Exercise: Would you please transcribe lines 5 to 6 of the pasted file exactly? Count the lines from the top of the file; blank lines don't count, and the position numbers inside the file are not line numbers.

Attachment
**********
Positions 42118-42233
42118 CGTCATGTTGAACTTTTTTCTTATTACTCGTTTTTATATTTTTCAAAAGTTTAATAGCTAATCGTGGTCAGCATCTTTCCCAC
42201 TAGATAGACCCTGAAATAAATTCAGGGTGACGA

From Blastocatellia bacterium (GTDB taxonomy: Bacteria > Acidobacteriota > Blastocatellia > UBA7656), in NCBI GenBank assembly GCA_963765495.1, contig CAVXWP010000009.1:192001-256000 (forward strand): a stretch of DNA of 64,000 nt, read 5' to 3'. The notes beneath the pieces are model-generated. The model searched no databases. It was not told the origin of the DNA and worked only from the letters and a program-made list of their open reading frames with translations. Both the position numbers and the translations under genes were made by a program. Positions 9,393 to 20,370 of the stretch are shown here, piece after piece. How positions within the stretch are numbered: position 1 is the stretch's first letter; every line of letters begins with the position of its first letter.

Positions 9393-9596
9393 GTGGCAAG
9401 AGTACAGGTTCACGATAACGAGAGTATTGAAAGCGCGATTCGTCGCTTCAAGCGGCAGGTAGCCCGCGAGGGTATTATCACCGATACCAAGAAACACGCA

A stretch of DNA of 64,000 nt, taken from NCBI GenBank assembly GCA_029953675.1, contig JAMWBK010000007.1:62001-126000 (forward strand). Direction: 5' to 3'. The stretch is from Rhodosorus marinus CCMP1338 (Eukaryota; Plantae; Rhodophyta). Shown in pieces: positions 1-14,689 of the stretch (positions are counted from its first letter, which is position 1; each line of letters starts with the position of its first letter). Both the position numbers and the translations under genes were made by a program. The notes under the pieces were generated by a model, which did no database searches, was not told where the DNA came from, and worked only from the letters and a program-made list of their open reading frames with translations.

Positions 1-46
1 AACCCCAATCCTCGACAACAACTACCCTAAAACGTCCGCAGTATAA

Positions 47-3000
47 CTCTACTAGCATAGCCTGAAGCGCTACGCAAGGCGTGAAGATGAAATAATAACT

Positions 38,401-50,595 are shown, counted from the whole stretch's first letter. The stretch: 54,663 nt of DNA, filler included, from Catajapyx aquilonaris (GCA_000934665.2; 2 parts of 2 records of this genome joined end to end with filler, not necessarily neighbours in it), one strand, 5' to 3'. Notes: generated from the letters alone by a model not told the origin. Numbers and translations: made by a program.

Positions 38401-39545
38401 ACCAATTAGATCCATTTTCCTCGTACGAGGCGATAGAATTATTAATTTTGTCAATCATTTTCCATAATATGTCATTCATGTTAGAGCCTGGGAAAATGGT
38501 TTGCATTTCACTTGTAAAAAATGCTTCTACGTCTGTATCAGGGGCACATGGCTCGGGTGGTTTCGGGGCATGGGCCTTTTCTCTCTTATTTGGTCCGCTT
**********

Positions 9393-9596
9393 GTGGCAAG